Herpes symptoms:

  • Flu–like symptoms with swollen glands on neck (oral) or groin (genital)
  • Itching or burning on mouth or genitals lasting a few days
  • Trouble urinating­– mainly in women with internal vaginal sores
  • Open sores or blisters that are painful, fluid-filled, ooze/puss
    • Oral (HSV–1): blisters around mouth, on lips, gums or tongue
    • Genital (HSV–2)­: sores on or around penis, vagina, or anus

(women can experience sores on the cervix)

  • Crusting of healing sores or blisters

It usually takes about 2–3 weeks after exposure for a physician to accurately test for herpes. If you think you have come into contact with someone infected with herpes, and you are experiencing the above symptoms, make an appointment to see a physician within the proper timeframe.

Chlamydia via oral sex

Although chlamydia is considered one of the less common oral STDs, it can infect the throat in some rare cases. If this transmission does occur, it is most often passed from the male genitals to the back of the partner’s throat. Ejaculation does not have to occur for chlamydia to be transmitted.

Those infected may not have any symptoms of oral chlamydia, while other may experience the following:

Oral Chlamydia symptoms:

  • Sore throat
  • Painful swallowing
  • Cough
  • Fever

Make an appointment with your physician to get an antibiotic prescription if you have performed oral sex on a person infected with chlamydia.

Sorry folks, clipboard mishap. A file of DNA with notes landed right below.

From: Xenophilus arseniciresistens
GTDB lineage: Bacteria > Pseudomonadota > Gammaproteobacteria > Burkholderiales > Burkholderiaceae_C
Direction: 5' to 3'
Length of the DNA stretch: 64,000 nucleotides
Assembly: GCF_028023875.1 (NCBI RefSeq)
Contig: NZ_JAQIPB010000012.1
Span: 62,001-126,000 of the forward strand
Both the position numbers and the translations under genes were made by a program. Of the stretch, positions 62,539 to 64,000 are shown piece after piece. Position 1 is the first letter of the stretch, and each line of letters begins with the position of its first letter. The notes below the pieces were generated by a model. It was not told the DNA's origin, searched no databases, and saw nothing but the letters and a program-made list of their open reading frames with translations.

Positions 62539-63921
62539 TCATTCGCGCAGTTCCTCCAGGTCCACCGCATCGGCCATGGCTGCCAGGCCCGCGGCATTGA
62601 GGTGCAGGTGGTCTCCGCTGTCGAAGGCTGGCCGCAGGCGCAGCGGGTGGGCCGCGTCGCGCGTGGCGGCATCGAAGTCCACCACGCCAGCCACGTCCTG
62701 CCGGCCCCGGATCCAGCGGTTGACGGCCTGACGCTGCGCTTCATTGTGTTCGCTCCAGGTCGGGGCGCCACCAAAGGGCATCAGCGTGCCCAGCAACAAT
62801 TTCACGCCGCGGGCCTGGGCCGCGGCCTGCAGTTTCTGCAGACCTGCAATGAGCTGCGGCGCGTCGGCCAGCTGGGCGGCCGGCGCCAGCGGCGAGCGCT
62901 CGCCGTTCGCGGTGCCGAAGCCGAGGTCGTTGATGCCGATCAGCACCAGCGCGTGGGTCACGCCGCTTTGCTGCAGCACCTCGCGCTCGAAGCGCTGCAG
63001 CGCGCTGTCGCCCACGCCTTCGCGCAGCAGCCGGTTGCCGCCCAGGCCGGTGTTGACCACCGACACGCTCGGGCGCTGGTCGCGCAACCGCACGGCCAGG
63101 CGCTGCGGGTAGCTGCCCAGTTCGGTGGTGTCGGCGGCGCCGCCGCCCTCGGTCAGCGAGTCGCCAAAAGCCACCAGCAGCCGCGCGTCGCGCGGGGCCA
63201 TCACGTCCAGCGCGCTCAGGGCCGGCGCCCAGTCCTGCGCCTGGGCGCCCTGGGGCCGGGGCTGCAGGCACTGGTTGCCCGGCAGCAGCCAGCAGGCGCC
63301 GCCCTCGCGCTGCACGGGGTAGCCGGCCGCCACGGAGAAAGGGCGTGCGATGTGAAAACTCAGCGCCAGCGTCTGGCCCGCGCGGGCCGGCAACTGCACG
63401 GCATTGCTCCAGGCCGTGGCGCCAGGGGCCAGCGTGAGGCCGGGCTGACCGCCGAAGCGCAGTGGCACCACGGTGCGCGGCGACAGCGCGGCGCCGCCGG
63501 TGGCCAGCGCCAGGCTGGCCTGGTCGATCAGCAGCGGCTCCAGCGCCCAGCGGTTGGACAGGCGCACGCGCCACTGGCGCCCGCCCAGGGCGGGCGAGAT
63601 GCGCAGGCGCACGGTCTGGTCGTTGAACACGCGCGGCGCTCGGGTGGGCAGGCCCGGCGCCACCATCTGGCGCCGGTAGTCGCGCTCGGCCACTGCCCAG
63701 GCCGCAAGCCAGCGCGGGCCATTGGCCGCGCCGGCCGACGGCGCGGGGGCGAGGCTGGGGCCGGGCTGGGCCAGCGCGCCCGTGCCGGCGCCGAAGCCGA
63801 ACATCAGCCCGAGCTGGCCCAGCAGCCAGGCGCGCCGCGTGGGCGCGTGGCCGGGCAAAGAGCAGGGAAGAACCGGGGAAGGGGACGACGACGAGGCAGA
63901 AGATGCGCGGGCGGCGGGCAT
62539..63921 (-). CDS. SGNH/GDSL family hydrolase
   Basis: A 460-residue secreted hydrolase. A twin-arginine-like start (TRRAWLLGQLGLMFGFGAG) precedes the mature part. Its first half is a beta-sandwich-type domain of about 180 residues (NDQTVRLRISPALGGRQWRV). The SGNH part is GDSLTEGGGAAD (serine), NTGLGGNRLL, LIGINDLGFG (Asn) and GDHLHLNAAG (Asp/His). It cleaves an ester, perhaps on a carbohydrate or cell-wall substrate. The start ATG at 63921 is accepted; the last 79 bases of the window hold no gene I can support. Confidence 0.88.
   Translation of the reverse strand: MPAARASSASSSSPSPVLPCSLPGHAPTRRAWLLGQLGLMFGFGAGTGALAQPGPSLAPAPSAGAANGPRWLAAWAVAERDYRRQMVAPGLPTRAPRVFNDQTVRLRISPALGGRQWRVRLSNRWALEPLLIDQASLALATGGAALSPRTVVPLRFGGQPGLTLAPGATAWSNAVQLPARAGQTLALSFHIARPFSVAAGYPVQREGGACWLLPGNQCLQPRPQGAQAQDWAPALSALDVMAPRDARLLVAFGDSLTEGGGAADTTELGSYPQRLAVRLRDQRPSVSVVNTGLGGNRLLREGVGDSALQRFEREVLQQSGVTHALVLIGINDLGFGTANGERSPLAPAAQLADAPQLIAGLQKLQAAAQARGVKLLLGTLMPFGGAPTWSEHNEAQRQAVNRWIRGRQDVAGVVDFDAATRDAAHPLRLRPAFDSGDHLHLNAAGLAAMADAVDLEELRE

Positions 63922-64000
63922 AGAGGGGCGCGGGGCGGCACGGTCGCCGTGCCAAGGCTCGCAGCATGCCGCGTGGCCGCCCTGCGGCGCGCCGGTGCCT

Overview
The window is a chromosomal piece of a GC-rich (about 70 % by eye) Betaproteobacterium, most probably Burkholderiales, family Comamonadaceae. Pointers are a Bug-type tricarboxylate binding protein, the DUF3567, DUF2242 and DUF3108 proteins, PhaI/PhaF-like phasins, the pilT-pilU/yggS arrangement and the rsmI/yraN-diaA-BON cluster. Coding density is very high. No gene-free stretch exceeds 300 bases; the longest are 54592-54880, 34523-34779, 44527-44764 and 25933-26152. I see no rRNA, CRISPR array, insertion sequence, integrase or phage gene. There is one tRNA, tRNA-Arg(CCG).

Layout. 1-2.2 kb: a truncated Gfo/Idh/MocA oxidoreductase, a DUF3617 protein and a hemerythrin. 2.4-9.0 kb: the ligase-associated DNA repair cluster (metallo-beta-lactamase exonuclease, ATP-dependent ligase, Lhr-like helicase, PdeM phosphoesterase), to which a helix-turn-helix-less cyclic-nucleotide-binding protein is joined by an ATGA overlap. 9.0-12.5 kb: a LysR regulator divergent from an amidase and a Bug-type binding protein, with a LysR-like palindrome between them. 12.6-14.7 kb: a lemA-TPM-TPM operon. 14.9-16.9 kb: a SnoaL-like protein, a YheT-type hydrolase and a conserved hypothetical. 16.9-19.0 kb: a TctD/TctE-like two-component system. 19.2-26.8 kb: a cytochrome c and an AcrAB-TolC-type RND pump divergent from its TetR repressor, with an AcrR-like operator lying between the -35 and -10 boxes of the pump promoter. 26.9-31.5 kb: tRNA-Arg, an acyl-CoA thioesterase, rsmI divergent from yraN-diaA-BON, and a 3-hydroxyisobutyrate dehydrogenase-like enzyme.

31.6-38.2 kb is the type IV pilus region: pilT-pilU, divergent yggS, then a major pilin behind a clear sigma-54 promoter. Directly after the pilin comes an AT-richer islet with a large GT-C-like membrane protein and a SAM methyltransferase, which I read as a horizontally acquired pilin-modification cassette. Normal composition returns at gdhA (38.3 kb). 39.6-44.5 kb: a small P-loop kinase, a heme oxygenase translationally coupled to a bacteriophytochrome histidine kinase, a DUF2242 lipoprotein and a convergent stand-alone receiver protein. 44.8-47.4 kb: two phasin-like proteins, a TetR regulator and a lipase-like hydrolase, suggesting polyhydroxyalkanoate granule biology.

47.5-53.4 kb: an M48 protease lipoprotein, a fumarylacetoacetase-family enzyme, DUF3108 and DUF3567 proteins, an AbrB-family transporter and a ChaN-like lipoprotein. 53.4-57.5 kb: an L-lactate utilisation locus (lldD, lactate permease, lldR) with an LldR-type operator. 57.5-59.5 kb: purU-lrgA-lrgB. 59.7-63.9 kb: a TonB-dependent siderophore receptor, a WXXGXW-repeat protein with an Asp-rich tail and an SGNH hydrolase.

Gonorrhea via oral sex

Gonorrhea has bidirectional transmission capabilities on both the throat and genitals, depending on the point of contact. Although uncommon, gonorrhea can also be found in the front part of the mouth.

Oral gonorrhea often has no symptoms and can be self-healing over time. The 15–20 percent of people who do have symptoms will likely experience the following:

Oral Gonorrhea symptoms

  • Sore throat
  • Painful swallowing
  • Redness in throat
  • White sores that ooze

Gonorrhea of the mouth is difficult to test and treat. If you are experiencing these symptoms after oral sex, contact your physician to be tested within a week of exposure. If you test positive, you can request the antibiotic shot called Ceftriaxone. Otherwise your mucous membrane should tests negative for infection.

Syphilis via oral sex

Syphilis is one of the more severe oral STDs, that if untreated can lead to other bodily complications. Syphilis is primarily spread through direct contact with infected sores. These sores commonly go unnoticed, and as a result the infected person unknowingly passes it on to his or her sex partner. Yes, even through kissing.